So where was I? Ah, yes: I've just been taken to Paris.
We were lovers, long ago. Fresh from our teens and brimming with expectations – of life; of ourselves.
It was perfect: both beautiful and bittersweet, because we knew that it was what it was, and that it could not last in that form. Temperamentally we were a fitting match and our souls loved one another too - possibly aided, rather than hindered, by our mutual love for lean young men with vertiginous cheek bones.
He was the person I had to ‘phone on the morning of my marriage to the Bim. To make sure that he was okay. To make sure that I had his blessing, however painful it was to him that he was losing me in some way.
I think that you’re doing the right thing, he said. Which was kind, given that he had met the Bim only once and probably found the whole thing incomprehensible. But he knew the journey which had brought me to that place. He knew that I needed to have my chance, a shot, at the ordinary. For it is the ordinary we mostly wish for, I understand now. We simply wish to accomplish the ordinary in our own unique, extra-ordinary ways.
Marriage? I needed, given my parents’ so-called failure, to tick that box and make it my own.
Children? Well, there was a slim chance – I had to try.
He understood that. And that was what he managed to convey, during the course of our wedding-morning conversation.
At the wedding itself I remember little of him except for a shot of his face through some leaves, thoughtful and alone before the main celebrations got under way, and then, much later, that he became very, very drunk. If it had been the other way round, I would have been very drunk, too.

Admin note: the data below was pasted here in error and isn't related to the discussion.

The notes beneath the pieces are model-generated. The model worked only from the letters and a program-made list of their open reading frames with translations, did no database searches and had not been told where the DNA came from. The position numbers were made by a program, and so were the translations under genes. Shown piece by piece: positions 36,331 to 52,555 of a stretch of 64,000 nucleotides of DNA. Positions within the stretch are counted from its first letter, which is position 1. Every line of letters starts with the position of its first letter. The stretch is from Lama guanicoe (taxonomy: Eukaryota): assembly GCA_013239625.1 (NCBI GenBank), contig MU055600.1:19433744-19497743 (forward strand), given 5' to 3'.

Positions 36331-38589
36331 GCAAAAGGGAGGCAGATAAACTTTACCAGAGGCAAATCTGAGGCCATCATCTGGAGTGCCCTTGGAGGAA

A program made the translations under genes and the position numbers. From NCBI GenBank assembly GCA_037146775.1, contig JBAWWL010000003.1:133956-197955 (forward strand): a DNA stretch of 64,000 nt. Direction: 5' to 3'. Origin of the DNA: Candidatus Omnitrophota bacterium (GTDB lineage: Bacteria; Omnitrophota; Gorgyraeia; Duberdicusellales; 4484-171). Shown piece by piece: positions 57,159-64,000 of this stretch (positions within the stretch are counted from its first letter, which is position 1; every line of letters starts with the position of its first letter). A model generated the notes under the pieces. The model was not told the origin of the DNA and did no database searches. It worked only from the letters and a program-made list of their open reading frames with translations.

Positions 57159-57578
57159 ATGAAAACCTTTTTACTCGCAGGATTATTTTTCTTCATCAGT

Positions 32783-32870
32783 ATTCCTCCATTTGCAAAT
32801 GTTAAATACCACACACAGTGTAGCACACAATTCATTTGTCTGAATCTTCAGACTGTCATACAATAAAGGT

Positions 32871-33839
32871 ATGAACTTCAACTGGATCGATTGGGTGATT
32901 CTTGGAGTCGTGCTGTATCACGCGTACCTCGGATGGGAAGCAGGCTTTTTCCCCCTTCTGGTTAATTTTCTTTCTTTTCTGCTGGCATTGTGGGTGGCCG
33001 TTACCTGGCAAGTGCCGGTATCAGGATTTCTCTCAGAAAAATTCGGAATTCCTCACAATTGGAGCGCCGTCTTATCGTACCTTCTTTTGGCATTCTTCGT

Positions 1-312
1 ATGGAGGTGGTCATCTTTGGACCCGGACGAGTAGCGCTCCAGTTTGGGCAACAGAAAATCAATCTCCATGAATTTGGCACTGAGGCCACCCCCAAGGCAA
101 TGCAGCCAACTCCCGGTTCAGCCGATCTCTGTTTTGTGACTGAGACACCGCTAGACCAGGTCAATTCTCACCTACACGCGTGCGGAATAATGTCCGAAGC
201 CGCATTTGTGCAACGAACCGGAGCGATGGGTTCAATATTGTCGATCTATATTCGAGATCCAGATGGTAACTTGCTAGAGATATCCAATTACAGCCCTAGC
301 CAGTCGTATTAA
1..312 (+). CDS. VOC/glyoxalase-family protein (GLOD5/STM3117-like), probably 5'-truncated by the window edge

The Bim years, the first Anna-mouse years, I barely saw him. He absented himself from my den of domesticity in a way which I found painful. I challenged him on it, once, after a glass or two, taking a late train back to Kent from my beloved London. He was astonished by my sense of abandonment and finally stopped me dead by saying Anything Livvy Unwin chooses to do has always, and always will be, fine by me. I heard the love, and shut up to await the future.
The future came. And so it was, a few days after the Bim moved out, that I found myself on the platform of Kent Town’s railway station, unable to move for tears.
Can you talk? I texted, out of the blue. Because I knew, although we had spoken barely a handful of times over the past five years, that if he could, he would.
Give me 5 mins, came the reply.
I wept-talked for ages. He listened with all his heart. I felt it, and my heart became lighter to sense his, still beating for me all these years down the line.
So, where exactly are you on the platform, did you say? he asked me gently, in a strangely even voice, during one of my more strangled outbursts.
It was only much later that day, when my equanimity had been restored and I could raise the odd laugh, that I realised the image of me sobbing in despair on a railway station platform had got the better of his fiercely literary imagination, and he had had to take a moment to reassure himself that I was not about to do an Anna Karenina.
Perhaps that's why he suggested Paris.
We need to go away, he said towards the end of the conversation, when I had assumed a modicum of his calm. The odd meal is not enough. We need longer together to make up the years. My treat - a weekend – Paris?
Which is how I was reminded that there is nothing, really nothing, like a friend wholeheartedly flying the flag for you, on those bloody, corpse-strewn days when you can’t even make it to the flagpole.